Recently, a man in the UK, Alex Baxter, killed himself after being denied a new, likely effective (as in, life-prolonging and quality-enhancing) but very expensive cancer drug, Sutent. In his case, it was the insurer denying him the drug, while his doctor had prescribed it and even appealed the decision not to provide the money. In the Netherlands, a recent situation with a woman being denied Sutent, was different: apparently – I haven’t researched it, but that’s what I conclude from the news report – Sutent has not yet been approved here because it is still in the trial phase. The woman here was a participant in a Sutent trial until, for an unrelated medical reason, she had to be deleted from the study group. Since the woman is no longer a trial subject, it would be illegal for the hospital to provide her the drug.
In some ways, the UK case is worse for the pro-life cause than ours. After all, with a drug still in the trial phase, doctors and our equivalent of the FDA may have genuine safety concerns. The woman is not being denied the drug because her life isn’t worth living monetarily, as is likely the case with the UK man. Rather, there is simply a ruling that says that the hospital would be in violation if they provided the drug. Doesn’t matter that this particular woman did not have any side effects when still participating in the study; what matters is that the drug is still in the trial phase and, therefore, what if she *does* get serious side effects?
Of course, with a terminally ill patient, you would say, especially if you were a pro-lifer: “Whatever, without the drug she will die anyway.” That is how the woman reasoned indeed: when the news report was released, she was given a prognosis of only a couple of weeks if she didn’t get Sutent, so I’m not even sure whether she’s still alive. But this is not how the FDA equivalent reasons, and understandably so. After all, several months ago there was a big outcry in the Netherlands over a therapy for pancreatic cancer, still in the trial period, from which quite a few study subjects had died. This is the risk if you participate in human trials of unapproved drugs, of course, but that doesn’t mean it isn’t an extremely sad occurrence. Consequently, this particular woman may think that anything is better than certain death within weeks, but the FDA equivalent has to stick to the rules. After all, if they were going to make exceptions, why not in other cases? This is a slippery slope argument, and I don’t tend to buy into those, but if reasoning like this woman’s becomes the basis for legislation, this would be rather easy. Pretty soon, this reasoning would be a license to brutally experiment on terminally ill patients, because “without the drugs they will die anyway”.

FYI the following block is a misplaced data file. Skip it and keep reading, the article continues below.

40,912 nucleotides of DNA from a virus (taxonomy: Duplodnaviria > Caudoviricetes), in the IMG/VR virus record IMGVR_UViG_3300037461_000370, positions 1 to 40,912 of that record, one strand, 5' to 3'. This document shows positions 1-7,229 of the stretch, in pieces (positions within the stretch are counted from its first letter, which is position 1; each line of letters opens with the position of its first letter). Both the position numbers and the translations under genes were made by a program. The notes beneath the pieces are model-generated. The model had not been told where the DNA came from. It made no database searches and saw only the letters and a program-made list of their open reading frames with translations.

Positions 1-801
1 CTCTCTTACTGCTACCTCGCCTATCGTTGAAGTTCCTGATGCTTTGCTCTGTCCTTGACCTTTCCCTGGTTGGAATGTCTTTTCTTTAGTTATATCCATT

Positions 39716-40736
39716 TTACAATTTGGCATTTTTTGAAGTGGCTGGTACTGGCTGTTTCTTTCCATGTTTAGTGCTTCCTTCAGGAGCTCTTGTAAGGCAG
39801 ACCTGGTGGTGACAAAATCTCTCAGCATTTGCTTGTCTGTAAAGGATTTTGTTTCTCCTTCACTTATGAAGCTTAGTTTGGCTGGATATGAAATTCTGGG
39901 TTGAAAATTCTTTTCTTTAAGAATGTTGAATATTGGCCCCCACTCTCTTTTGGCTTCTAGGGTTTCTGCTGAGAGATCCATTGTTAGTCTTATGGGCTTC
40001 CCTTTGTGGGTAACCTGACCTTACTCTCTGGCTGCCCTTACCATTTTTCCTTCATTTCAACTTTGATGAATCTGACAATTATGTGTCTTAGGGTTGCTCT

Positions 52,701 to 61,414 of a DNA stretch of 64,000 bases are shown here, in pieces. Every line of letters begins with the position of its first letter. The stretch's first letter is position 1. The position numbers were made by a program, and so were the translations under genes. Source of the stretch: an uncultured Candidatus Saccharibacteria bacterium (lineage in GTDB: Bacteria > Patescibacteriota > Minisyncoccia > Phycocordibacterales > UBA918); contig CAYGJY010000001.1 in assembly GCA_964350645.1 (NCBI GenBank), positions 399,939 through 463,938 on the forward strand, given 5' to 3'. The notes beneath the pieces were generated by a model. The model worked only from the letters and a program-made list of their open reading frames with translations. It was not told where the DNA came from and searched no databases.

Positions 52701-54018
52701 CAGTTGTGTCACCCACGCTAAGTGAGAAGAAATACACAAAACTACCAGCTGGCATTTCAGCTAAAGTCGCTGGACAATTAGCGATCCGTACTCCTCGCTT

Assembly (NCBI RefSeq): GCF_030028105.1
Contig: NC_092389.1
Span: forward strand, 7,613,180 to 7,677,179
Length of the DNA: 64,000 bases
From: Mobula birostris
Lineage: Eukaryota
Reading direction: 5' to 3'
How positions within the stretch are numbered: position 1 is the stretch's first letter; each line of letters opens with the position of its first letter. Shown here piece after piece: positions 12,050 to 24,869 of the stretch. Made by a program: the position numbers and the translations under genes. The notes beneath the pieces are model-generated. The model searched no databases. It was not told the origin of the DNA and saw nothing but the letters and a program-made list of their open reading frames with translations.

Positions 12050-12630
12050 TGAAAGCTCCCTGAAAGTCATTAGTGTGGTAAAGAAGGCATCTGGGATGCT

The UK case is different, and more directly relevant to the pro-life community. Again, I have not researched the case thoroughly, so maybe it is more complex than what we’re being told through the (mostly pro-life) media that I get my information on this subject from. The way the case is being reported in the pro-life media, it’s a very straightforward case of being “too expensive to live”. Presumably, Baxter was denied coverage for the treatment because its costs outweighed its expected benefits. Some pro-euthanasia people respond to Baxter’s suicide by claiming that euthanasia should have been legal in the UK so that a doctor could’ve assisted him. Of course, if the healthcare system were going to spend money on having a doctor assist Baxter in his suicide, why not spend money into providing him with a likely helpful treatment? The only logical argument – and not one I agree with, of course -, is that assisted suicide is cheaper than possibly two years (allegedly the maximum time life can be prolonged with Sutent) of expensieve medical treatment.